In fact it seems it does work that way sometimes, but only for goaltenders with a static style of play. Raycroft plays basically the same style today as he did in his rookie season. Carey and Penny did as well. By way of comparison, think of Dominik Hasek. Nobody ever really figured him out his whole career. He had some success as I recall.

    Schneider isn’t Hasek, but he looks to have the tools and natural athletic ability that is needed to be able to vary his technique, to keep the shooters guessing. Sure, there will be some bad games, no goaltender makes it through a season without that happening, but the up-side of keeping him vastly out-weighs the risk in my opinion.

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  4. TheWellwoods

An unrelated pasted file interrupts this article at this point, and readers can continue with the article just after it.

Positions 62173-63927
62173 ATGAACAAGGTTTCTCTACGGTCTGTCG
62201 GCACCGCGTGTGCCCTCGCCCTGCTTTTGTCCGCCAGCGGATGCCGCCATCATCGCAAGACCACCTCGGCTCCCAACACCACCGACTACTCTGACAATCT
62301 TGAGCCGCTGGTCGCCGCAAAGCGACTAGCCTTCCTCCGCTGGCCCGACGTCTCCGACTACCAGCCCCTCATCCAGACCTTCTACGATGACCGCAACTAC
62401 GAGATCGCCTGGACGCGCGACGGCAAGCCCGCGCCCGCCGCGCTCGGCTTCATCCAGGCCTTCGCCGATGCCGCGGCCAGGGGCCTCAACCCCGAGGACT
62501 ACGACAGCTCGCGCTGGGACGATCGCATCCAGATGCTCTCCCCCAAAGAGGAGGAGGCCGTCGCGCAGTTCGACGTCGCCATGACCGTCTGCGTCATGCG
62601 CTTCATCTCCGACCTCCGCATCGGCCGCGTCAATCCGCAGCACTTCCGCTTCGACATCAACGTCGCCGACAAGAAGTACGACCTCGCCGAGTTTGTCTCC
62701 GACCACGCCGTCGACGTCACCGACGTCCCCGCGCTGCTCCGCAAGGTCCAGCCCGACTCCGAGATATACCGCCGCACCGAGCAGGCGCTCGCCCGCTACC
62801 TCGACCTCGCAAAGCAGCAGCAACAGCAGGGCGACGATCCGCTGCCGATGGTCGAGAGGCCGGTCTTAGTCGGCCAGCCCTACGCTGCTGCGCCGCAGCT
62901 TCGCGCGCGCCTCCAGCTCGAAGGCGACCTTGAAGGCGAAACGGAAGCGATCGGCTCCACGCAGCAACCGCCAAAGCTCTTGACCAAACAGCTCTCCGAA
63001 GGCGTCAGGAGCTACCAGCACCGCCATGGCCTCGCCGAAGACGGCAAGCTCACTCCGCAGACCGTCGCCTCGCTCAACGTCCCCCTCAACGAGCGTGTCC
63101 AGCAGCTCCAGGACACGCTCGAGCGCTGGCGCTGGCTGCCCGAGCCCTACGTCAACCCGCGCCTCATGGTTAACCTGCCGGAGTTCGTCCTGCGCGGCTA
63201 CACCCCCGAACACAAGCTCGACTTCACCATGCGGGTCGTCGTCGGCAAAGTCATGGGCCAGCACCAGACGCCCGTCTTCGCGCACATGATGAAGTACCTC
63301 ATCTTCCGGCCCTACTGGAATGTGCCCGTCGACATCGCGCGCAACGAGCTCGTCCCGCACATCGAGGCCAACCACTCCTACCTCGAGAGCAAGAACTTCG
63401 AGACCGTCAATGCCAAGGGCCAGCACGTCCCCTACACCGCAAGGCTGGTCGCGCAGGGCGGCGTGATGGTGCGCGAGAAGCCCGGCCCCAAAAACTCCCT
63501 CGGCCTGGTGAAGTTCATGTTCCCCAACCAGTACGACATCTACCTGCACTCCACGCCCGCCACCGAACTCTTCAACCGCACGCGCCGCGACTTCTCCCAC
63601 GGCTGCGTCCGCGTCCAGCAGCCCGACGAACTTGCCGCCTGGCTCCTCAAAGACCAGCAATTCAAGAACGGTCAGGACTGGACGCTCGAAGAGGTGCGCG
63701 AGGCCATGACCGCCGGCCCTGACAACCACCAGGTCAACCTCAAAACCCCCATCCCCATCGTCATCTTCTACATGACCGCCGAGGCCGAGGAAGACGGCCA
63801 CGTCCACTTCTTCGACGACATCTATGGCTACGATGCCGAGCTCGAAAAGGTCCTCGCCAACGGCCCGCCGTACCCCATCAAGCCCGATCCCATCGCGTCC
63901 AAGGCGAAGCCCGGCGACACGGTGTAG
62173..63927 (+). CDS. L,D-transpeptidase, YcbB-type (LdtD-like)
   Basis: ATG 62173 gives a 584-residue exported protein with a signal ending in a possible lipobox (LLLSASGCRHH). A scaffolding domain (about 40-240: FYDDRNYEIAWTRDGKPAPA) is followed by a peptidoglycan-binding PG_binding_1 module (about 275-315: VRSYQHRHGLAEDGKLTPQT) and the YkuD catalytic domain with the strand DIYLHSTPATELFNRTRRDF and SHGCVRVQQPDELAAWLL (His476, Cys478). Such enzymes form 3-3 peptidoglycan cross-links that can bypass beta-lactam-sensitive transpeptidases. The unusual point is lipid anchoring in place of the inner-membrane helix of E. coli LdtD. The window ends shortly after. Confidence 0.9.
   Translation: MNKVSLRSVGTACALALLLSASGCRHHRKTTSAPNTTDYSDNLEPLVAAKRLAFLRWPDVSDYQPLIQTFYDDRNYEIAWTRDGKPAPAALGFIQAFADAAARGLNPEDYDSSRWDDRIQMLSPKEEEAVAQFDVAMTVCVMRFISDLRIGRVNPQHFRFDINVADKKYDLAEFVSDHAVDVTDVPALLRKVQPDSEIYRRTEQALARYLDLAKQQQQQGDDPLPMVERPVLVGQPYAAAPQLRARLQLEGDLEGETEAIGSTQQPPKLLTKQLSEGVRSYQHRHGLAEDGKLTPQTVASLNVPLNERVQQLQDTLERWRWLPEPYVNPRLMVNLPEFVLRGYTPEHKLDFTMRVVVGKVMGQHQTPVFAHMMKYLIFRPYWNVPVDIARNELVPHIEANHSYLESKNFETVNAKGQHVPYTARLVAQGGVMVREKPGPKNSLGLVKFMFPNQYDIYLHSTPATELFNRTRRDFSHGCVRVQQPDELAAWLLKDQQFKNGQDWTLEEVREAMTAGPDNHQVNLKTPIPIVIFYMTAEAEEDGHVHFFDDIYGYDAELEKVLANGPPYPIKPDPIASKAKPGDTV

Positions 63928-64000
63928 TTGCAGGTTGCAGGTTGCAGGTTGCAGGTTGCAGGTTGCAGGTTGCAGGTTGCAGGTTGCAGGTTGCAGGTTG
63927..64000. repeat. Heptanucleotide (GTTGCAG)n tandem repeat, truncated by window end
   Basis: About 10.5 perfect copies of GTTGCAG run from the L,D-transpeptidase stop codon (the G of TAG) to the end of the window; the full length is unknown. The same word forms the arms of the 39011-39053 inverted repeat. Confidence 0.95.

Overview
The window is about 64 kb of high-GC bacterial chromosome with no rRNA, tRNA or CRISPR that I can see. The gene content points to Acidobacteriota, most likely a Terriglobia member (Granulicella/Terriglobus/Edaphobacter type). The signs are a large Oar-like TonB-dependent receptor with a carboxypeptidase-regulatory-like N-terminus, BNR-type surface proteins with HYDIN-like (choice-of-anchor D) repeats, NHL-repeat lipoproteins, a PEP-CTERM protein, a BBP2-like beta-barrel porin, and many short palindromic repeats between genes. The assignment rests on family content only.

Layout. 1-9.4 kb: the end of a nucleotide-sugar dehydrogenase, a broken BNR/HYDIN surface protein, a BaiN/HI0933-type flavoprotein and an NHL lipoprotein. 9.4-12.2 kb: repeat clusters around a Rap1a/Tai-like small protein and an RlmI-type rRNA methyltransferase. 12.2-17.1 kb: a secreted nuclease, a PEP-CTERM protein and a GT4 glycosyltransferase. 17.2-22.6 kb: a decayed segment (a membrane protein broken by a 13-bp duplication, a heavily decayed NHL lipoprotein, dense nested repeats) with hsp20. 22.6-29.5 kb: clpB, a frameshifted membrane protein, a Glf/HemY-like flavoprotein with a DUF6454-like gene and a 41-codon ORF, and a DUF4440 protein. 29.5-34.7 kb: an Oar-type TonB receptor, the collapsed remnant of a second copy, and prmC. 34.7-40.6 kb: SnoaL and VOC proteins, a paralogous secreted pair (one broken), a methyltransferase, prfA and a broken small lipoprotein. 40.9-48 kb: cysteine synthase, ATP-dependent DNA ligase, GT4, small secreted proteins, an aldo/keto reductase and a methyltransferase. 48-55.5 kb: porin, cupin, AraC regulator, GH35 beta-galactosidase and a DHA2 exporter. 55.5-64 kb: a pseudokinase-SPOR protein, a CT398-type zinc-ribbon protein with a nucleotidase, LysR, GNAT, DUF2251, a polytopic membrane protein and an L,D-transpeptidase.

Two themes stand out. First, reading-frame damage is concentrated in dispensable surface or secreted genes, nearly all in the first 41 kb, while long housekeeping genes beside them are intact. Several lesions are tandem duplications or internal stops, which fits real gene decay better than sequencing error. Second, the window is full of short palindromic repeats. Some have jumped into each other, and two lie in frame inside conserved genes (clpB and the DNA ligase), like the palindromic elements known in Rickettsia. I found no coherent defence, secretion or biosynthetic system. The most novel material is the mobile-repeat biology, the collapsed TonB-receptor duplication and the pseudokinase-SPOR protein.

April 27, 2012

    As a self-professed “streaky” goalie, I can tell you that playing goal is a mental challenge as much as a physical one. The list of goalies you give you had great rookie seasons only to fall off the map didn’t just forget how to play goal one day. They got mentally worn down. And it’s true that the same thing could potentially happen to Schneider.

    But I don’t think it will, and here’s why: Schneider is aware that it’s a mental game, and he knows the importance of mental preparation. Every warmup he takes time to go through his basic save motions and visualize. He has messages written on the insides of his gloves to keep him focused. He’s even-keeled, personable, hard working, and very smart.